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DBT Interpersonal Effectiveness Coping Statements

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Interpersonal effectiveness coping statements, such as, “I can understand and validate another person, and still ask for what I want” and “I can’t change other’s actions or words, but I can choose how I respond” are helpful things you can tell yourself during interpersonal conflicts and disappointing situations. Repeating these validating statements can be challenging at first, but the more we practice them, the more we bring our authentic selves to our interpersonal relationships.

The DBT Interpersonal Effectiveness Coping Statements handout presents various affirmations that clients can use during interpersonal conflicts. The affirmations are accompanied by visuals to make them more attractive and understandable. They can choose any coping statement that resonates with them depending on the situation they’re dealing with.

Using interpersonal effectiveness coping statements promotes social awareness and a sense of validation for kids and teens who are having a difficult time. If your child struggles with their relationships with friends or at school, they can turn to this handout and repeat an affirmation aloud. For an added benefit, we suggest pairing this handout with our Interpersonal Effectiveness Coping Statements worksheet.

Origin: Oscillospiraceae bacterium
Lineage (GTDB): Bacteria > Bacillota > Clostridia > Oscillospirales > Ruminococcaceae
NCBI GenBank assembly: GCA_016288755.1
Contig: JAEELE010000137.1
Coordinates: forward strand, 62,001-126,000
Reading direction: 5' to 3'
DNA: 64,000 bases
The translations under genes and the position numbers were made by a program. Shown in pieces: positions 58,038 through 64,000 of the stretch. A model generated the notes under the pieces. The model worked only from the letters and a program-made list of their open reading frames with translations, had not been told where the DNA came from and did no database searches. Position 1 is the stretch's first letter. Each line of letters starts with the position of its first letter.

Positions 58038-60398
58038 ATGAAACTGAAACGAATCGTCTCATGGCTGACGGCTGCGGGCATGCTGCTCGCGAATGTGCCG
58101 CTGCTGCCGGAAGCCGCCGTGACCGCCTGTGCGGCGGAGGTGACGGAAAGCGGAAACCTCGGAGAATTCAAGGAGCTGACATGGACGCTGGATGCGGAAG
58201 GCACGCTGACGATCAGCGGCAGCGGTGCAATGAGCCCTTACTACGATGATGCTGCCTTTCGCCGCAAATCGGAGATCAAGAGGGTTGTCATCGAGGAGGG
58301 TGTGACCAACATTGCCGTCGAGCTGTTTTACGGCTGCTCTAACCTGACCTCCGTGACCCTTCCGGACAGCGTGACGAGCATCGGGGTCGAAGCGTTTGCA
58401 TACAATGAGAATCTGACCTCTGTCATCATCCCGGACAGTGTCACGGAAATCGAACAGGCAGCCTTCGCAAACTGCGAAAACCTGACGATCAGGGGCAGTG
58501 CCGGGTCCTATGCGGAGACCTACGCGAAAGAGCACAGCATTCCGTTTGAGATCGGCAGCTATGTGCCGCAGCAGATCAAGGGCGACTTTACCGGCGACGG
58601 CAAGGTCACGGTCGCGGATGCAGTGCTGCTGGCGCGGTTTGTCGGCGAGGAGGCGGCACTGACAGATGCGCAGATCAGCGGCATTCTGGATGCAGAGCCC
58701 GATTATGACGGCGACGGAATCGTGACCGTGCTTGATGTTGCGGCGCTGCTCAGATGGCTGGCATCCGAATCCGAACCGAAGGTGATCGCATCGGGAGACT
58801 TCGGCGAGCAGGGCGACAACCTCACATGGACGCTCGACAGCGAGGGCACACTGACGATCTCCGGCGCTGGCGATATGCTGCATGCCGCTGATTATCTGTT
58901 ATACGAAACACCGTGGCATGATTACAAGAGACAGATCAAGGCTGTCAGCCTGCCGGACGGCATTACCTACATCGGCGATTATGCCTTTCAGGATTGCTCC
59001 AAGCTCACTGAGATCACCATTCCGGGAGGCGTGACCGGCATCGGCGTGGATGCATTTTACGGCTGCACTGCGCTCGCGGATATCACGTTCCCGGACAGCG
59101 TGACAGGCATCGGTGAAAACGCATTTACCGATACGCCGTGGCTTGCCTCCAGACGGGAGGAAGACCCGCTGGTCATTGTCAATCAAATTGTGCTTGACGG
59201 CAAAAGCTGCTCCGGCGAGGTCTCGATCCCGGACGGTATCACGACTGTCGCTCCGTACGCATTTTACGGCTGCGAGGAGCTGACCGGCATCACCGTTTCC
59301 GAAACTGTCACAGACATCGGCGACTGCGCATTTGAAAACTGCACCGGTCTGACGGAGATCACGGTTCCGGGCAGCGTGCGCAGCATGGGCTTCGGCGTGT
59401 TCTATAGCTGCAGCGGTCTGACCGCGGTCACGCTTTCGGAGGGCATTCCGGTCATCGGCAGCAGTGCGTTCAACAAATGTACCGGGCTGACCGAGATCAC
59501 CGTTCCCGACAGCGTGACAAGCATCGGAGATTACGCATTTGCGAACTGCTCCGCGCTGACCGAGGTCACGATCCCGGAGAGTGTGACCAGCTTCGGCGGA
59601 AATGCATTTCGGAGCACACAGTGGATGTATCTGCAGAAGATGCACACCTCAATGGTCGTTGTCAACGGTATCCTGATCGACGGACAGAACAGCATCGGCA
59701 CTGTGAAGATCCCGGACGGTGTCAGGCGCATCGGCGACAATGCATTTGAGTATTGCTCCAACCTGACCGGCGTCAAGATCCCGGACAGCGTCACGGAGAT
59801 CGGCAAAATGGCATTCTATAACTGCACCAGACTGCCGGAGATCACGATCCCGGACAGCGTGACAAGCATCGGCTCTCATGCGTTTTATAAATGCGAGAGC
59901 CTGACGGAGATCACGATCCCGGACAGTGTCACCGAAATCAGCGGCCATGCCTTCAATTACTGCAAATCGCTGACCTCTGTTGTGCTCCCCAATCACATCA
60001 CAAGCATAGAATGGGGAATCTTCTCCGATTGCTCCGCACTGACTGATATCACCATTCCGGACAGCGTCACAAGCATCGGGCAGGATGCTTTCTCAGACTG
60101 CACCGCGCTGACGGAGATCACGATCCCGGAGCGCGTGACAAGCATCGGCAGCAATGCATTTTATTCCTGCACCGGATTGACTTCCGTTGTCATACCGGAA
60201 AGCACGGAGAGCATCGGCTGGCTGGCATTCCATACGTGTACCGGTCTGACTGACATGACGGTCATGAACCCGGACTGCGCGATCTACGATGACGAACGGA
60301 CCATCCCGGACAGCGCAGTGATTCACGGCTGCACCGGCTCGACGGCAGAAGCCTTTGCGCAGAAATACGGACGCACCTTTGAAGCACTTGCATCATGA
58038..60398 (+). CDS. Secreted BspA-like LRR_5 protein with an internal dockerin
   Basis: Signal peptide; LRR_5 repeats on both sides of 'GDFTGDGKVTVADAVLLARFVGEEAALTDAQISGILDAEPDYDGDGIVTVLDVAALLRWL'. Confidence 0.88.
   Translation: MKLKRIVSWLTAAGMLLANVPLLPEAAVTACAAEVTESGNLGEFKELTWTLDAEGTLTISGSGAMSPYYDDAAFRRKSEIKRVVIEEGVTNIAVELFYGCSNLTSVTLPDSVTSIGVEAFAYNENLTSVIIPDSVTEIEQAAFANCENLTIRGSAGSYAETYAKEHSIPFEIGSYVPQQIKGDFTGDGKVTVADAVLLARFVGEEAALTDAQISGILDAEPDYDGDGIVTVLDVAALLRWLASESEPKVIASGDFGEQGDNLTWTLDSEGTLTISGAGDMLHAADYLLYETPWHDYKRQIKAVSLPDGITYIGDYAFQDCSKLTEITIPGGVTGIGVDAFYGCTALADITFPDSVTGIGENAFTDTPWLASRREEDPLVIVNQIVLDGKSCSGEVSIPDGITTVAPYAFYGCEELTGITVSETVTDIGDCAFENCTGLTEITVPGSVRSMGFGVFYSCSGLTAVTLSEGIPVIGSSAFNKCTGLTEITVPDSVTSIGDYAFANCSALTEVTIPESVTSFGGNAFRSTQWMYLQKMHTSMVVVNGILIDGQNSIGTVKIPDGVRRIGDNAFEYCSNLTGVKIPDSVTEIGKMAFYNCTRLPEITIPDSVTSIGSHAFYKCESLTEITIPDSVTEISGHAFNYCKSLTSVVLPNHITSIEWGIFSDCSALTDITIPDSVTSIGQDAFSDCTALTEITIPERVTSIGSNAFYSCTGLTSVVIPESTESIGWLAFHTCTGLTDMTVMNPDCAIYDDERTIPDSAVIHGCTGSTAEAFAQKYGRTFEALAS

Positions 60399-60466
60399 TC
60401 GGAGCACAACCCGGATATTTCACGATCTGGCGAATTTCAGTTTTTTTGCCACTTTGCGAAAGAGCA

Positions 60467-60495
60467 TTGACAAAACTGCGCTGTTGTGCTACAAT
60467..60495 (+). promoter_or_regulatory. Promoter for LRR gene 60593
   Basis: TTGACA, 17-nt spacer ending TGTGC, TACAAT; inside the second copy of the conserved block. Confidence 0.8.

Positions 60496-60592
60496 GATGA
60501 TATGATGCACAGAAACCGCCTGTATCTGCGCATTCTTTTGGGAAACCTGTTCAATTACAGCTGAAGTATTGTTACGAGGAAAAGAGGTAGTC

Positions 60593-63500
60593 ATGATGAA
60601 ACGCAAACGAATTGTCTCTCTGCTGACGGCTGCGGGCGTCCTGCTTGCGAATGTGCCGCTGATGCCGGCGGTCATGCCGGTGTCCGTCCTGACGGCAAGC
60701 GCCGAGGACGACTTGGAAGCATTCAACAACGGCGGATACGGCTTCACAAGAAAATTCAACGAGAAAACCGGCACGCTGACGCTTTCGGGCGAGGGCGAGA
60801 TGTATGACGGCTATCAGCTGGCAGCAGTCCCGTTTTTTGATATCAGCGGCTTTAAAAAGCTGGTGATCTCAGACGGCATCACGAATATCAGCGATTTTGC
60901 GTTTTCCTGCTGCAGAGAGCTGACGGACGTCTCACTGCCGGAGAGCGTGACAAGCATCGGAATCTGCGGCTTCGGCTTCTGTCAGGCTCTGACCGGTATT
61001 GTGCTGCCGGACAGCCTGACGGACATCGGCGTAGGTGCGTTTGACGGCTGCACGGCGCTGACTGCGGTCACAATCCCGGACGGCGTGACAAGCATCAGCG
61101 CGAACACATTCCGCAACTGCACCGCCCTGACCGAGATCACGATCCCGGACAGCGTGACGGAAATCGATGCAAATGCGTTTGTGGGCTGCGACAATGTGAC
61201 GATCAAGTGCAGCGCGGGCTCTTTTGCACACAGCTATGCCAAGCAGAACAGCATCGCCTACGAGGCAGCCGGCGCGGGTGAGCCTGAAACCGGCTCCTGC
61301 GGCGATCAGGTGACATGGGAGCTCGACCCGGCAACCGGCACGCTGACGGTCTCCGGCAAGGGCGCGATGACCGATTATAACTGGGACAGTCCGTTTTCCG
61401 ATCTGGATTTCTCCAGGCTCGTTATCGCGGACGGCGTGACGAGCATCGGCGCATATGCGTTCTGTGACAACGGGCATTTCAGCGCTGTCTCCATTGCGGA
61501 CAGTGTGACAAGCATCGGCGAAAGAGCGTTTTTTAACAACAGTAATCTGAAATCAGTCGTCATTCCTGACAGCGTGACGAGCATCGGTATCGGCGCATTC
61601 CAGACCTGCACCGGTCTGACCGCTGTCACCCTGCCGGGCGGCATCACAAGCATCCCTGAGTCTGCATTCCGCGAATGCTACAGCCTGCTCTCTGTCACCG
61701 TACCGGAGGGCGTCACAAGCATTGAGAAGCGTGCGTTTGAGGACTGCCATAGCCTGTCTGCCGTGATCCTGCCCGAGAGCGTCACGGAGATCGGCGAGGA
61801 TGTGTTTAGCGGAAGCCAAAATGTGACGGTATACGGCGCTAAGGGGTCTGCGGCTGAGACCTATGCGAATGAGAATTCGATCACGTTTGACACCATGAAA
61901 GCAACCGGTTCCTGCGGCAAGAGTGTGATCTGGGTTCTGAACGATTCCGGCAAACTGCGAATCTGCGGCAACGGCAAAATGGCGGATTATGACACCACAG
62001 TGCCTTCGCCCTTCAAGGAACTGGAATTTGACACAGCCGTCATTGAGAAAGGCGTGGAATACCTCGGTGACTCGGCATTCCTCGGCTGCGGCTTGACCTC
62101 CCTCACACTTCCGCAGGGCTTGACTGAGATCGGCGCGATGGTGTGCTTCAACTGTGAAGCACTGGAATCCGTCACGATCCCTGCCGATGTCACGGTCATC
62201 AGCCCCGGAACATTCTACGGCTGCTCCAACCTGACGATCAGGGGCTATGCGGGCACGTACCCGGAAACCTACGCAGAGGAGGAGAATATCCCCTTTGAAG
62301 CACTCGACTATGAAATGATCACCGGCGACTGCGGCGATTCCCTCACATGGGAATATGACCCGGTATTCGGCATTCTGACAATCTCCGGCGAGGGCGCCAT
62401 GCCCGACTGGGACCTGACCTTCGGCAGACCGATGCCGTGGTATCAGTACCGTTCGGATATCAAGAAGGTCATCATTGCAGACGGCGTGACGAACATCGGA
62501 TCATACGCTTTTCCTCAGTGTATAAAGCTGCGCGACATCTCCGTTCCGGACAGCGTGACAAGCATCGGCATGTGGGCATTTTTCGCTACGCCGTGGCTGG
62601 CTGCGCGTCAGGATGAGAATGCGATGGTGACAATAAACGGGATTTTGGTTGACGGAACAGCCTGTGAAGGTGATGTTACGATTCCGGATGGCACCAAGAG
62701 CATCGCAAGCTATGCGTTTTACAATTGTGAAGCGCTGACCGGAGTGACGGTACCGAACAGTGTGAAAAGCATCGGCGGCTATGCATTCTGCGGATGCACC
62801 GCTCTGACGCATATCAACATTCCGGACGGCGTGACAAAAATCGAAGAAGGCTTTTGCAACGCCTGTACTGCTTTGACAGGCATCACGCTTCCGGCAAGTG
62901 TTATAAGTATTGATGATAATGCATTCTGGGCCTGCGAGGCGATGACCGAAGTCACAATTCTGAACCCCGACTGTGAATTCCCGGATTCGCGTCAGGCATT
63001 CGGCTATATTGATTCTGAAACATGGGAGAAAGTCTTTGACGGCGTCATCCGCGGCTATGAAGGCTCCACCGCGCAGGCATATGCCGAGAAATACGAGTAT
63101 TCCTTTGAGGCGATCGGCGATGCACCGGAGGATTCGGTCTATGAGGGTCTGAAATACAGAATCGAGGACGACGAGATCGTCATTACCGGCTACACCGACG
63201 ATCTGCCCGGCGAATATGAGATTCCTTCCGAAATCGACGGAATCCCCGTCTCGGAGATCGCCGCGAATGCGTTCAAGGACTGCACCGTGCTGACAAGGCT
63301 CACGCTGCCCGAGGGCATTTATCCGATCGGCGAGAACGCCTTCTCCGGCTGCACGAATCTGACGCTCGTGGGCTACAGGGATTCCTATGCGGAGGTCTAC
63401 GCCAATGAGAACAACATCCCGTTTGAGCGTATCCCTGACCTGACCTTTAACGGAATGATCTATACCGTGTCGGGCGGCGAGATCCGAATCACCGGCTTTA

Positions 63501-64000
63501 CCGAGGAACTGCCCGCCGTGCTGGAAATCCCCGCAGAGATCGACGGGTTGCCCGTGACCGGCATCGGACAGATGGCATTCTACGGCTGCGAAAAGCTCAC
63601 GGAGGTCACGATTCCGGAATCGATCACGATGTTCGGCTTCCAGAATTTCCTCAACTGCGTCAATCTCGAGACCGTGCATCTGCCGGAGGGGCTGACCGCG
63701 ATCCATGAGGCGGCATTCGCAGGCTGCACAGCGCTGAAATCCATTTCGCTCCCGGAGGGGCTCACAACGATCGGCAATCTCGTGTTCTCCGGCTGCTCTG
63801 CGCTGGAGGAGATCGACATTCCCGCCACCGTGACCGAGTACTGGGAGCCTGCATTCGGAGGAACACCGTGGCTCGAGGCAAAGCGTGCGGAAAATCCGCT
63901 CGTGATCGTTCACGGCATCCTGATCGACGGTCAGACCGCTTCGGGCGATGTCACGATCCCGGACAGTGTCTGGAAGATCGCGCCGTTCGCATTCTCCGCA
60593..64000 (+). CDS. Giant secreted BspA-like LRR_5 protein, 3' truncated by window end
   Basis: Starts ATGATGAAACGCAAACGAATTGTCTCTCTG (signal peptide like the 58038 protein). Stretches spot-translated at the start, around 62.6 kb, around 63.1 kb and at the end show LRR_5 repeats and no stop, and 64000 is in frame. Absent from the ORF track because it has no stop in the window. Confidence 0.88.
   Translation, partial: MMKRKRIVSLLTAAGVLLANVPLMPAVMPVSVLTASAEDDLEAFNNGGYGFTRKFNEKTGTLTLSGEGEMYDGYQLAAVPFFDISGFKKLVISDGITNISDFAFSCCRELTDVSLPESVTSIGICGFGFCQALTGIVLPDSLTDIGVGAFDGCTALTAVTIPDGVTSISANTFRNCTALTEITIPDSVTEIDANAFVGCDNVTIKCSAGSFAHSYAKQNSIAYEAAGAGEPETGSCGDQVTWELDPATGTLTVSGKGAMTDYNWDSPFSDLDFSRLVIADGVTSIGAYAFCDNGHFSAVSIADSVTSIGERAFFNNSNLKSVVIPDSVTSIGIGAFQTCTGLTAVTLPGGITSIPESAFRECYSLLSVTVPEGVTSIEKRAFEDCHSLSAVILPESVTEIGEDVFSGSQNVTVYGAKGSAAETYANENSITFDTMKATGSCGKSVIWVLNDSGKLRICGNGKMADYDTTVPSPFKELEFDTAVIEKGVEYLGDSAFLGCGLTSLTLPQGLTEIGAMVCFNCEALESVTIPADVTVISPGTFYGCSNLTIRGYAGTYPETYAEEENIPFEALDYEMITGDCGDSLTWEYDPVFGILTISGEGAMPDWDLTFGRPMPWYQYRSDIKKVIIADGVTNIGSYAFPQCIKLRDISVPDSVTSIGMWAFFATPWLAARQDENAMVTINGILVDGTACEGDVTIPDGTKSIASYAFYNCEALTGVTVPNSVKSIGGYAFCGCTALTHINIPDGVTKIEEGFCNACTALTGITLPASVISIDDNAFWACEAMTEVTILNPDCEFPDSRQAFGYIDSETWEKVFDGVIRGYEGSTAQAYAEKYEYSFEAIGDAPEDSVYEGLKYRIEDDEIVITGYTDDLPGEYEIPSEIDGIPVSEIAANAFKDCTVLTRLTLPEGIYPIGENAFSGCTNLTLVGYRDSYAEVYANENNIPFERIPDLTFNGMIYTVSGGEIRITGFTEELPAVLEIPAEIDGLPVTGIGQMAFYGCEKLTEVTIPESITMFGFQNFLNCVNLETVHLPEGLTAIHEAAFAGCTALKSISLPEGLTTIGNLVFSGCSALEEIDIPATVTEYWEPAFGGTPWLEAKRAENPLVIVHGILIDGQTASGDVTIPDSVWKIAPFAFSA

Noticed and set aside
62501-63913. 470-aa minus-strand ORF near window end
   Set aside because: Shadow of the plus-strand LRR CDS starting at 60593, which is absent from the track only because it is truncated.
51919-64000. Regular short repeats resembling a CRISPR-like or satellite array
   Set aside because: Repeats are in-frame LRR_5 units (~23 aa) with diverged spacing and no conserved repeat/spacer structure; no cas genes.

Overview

*This item is an instant digital download. A link to download your files will be emailed to you once payment is confirmed.

Want more resources like this? Check out our full catalog of DBT worksheets and handouts.


  1. Shea, L. (2020b). The courage to be: Using DBT skills to choose who to be in uncertainty. Journal of Humanistic Psychology, 61(2), 260–274. https://doi.org/10.1177/0022167820950887
  2. Sherman, D. K., Brookfield, J. S., & Ortosky, L. (2017). Intergroup conflict and barriers to common ground: A self‐affirmation perspective. Social and Personality Psychology Compass, 11(12). https://doi.org/10.1111/spc3.12364
  3. Schumann, K., Ritchie, E. G., & Dragotta, A. (2021, May 31). Adapted Self-Affirmation and Conflict Management in Romantic Relationships. https://doi.org/10.31234/osf.io/j3hyk
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